A toepoke from Michael Carrick and a penalty from Robin Van Persie don’t necessarily suggest the most decisive of wins but, in truth, this was about as straightforward an away win as the Reds have recorded all season. Stoke’s football remains as ugly as ever, but they no longer have the competitive streak that raises their team to more than the sum of its parts and, on this evidence, they look real relegation candidates.
I suspect few among our supporters will lament such a fate. Stoke’s fans frequently seem to imagine themselves as big enough to be genuine rivals to United, although the fact they dish out similar levels of hatred when Arsenal visit suggest that, like their team’s style, they’re more enemies of good football than anything else. They predictably dusted off their loud boos and aeroplane impersonations for our annual visit but, by the second half, their ire had been re-directed towards their own outplayed and hapless players, whose feeble effort was on a par with Julian Clary getting into the ring to spar with Mike Tyson.
Unlike hard-fought visits to the Brittania Stadium of the recent past, United barely had to break sweat. A well-organised, disciplined performance on the back of Carrick’s third minute goal was more than enough to bag the three points. Although some eyebrows were raised when Rooney started the game in midfield, this was a perfectly balanced team selection by Ferguson: the still out-of-form Valencia on the right and Kagawa, who still doesn’t look at home on the left did enough simply by being there as United’s central midfield ran a game against some of the most meek resistance they’ve faced all season. Kagawa’s tendency to drift inside and supplement that central thrust was accompanied by a fine overlapping performance from Evra in the space he created. Vidic and Ferdinand swallowed up everything that was thrown down the middle by Stoke, such as it was, and probably only the wind prevented De Gea, in a game that in the past he’d have been forgiven for having nightmares in the run up to, from getting the deckchair out.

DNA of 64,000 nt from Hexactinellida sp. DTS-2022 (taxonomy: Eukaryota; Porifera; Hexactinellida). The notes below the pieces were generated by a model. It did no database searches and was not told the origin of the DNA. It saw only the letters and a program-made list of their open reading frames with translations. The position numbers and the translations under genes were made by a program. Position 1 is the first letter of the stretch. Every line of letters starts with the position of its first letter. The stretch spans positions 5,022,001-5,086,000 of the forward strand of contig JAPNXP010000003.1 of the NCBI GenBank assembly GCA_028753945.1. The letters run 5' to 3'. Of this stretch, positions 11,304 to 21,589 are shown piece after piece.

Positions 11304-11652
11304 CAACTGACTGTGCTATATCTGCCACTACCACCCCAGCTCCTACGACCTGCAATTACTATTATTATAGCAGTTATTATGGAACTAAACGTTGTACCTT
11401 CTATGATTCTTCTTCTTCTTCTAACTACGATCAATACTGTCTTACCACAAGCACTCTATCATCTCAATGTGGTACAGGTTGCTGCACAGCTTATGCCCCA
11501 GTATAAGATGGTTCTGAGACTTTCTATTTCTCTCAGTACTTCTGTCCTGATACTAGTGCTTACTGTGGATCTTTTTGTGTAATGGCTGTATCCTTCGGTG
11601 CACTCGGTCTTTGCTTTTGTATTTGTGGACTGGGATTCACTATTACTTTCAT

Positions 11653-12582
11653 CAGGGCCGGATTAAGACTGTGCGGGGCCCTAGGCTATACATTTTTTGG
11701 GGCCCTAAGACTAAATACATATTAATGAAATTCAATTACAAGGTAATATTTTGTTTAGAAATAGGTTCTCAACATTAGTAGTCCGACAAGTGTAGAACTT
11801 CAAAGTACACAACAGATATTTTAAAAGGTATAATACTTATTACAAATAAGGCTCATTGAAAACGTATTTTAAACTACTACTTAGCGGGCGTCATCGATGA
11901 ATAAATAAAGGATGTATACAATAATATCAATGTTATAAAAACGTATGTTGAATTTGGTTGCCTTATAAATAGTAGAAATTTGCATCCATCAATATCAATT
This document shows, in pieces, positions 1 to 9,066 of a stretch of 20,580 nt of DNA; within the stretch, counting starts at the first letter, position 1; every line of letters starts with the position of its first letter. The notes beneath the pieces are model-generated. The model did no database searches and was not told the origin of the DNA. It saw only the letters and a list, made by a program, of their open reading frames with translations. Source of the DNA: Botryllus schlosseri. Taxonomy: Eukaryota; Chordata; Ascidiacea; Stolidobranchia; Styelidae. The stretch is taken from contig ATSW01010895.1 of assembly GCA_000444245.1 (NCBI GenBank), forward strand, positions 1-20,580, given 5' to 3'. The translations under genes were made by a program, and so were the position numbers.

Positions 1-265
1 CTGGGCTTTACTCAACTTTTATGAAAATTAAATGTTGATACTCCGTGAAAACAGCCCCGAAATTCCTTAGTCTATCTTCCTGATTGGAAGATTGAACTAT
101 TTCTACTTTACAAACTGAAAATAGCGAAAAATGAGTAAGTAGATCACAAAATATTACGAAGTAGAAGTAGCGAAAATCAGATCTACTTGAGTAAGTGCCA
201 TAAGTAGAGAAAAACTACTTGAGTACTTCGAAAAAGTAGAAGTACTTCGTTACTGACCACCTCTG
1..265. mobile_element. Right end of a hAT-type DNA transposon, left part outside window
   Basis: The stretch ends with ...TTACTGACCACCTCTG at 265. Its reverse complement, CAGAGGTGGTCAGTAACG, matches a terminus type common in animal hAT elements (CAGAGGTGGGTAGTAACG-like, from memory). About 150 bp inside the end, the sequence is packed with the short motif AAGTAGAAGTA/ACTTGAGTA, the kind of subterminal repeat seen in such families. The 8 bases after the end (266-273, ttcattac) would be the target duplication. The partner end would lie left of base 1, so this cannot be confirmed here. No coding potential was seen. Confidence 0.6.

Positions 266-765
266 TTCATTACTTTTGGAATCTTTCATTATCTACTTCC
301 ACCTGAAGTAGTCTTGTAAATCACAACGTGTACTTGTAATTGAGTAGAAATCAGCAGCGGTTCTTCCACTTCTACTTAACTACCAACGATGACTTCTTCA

Leaving aside the standard of the opposition, though, the game made a clear case for Rooney operating in central midfield more often. Arguably, it plays to his strengths more, allowing him to make powerful runs from deep and to spread around the kind of glorious passes that have always been a part of his game but which a forward role doesn’t lend itself to. Cleverley has done a fine job supplying the energy that gives Carrick the room from which to conduct his passing masterclasses for much of the season, but he still struggles to keep it going for the full ninety minutes. Rooney can do that with ease, and deploying him in that role allows Ferguson to find room for the undoubted attacking riches he has at his disposal. Here, we were able to field Chicharitio, Van Persie, Kagawa and Rooney in the same eleven without any worrying gaps appearing, which may give Fergie some interesting options to ponder for next season.
A second goal from Van Persie was enough to confirm what had been inevitable from the third minute. His slick move inside Wilkinson – a defender so limited he’d have struggled to earn a crust even back in the first division of the seventies – brought the trip that enabled him to do something United have rarely been able to this season: take a convincing penalty. By this point the most entertaining feature of the afternoon had become the faces and gestures of those irate Stoke fans as the Reds put to bed any post-derby concerns and took a decisive step in the direction of SAF’s thirteenth title. Here’s hoping we can grab another win at West Ham and that city drop points at Spurs, allowing us to celebrate winning the league at home to Villa a week tomorrow.